Twitter puts smug British Press to shame on kidnapped Nigerian schoolgirls
Wednesday 7 May, 2014
You slap my back, I'll slap yours. It's that time of year, time to look beyond phone hacking, intrusion, libel and downright incompetence. Time to raise a glass and appreciate the great institution and force for good that is the British Press.
Here we are at the heart of the prize-giving season and we've heard that sentiment as often as we've turned bottles upside down in the wine coolers and sighed at another plate of chicken supreme.
That we deserve to indulge in this festival of self-congratulation there can be no doubt. Did the new Culture Secretary not endorse us last week as being the best Press in the world? Individually we are creatures of great influence, we pick our targets, we can build 'em up and we'll knock 'em down.
A recalcitrant minister? Swat! An arrogant TV presenter? Biff! A love-rat actor? Slap! (Although sometimes, as with bankers, we don't get our way and in our frustration have to start underlining random words in headlines or even printing them in red.)
What force must we pack, then, if we work in concert. What power we can wield if we find ourselves in common cause against an evident evil.
Over the past few days we've been raising our shrill little voices to demand to know what the Nigerian Government is doing to retrieve more than 200 girls kidnapped from their school as they slept three weeks ago. We have mocked Patience Jonathan for her "gaffe" in saying she would "march into the President's office..." when the President is none other than her husband. And now we are hoisting our jingoistic flags in delight at those magical letters S, A and S. Our boys will go in and sort it all out. (Of course they won't.)
The abduction of these schoolgirls - even now no one can put an accurate number on how many were taken - on April 14 was apparently so commonplace, so unworrying that it warranted no more than eight or ten pars at most on a foreign page of our more serious prints. The reports came from agencies or stringers hundreds of miles from Nigeria. Information was difficult to verify and it was hardly worth the bother when a royal tour of Australia, 12-year-old mothers and mutant rats needed the attention of our finest writers.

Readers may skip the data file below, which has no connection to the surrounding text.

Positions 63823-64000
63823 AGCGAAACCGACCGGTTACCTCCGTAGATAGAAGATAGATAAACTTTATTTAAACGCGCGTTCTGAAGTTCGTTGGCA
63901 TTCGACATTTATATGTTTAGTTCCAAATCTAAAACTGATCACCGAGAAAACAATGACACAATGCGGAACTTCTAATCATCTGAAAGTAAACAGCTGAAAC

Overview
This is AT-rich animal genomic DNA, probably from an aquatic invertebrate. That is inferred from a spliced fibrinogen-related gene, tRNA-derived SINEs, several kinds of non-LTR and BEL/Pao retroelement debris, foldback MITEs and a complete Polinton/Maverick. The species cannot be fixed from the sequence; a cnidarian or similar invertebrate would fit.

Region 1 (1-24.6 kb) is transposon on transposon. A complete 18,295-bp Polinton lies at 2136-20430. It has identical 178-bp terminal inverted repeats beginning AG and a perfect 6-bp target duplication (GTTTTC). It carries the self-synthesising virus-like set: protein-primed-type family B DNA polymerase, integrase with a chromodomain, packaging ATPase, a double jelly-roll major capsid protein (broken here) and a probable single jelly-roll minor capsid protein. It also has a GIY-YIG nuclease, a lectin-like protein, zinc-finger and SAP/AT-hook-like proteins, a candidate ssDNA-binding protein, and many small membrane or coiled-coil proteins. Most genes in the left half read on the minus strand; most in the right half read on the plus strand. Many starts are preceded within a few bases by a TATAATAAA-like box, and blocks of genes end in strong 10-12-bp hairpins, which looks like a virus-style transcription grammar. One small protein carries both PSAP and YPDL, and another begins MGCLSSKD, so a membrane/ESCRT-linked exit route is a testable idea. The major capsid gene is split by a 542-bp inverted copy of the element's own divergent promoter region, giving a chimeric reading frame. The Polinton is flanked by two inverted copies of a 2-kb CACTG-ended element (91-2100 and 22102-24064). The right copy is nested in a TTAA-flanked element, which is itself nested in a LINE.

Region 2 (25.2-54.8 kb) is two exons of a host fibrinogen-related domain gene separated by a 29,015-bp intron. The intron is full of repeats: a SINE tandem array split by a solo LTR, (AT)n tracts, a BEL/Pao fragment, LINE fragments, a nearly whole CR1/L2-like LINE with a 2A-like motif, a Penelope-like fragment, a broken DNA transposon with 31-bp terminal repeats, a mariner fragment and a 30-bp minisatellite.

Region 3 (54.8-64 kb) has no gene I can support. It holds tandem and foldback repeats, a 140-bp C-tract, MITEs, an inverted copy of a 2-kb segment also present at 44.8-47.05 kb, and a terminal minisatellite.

A couple of days later the Nigerian military said they'd rescued most of the girls and this was reported, without question, by the greatest Press in the world. Then it seemed that wasn't the case and so the reversal was reported equally briefly. A few days later mini commentaries and the occasional Abuja dateline started to appear. But we still had our priorities right. David Moyes was being sacked, Camilla's brother had died, Susanna Reid was preparing to appear in a new television studio (behind a desk, as it turned out).
Thirteen days after the girls were kidnapped, Janice Turner raised their plight in her Saturday column for the Times:
"What if terrorists broke into Roedean? Men with guns, faces covered, kill security guards, batter down the doors of dormitories where girls preparing to sit their GCSEs are asleep. As the teenagers wake in horror, the men select several hundred pupils, round them up, drag them outside to waiting trucks and drive them off into the night.
No one knows where they are taken. The police throw up no leads and so the Roedean parents form a ragged search party. They weep and beg and hunt until nightfall but there is no sign of their daughters. A week passes. Still their girls are gone . . .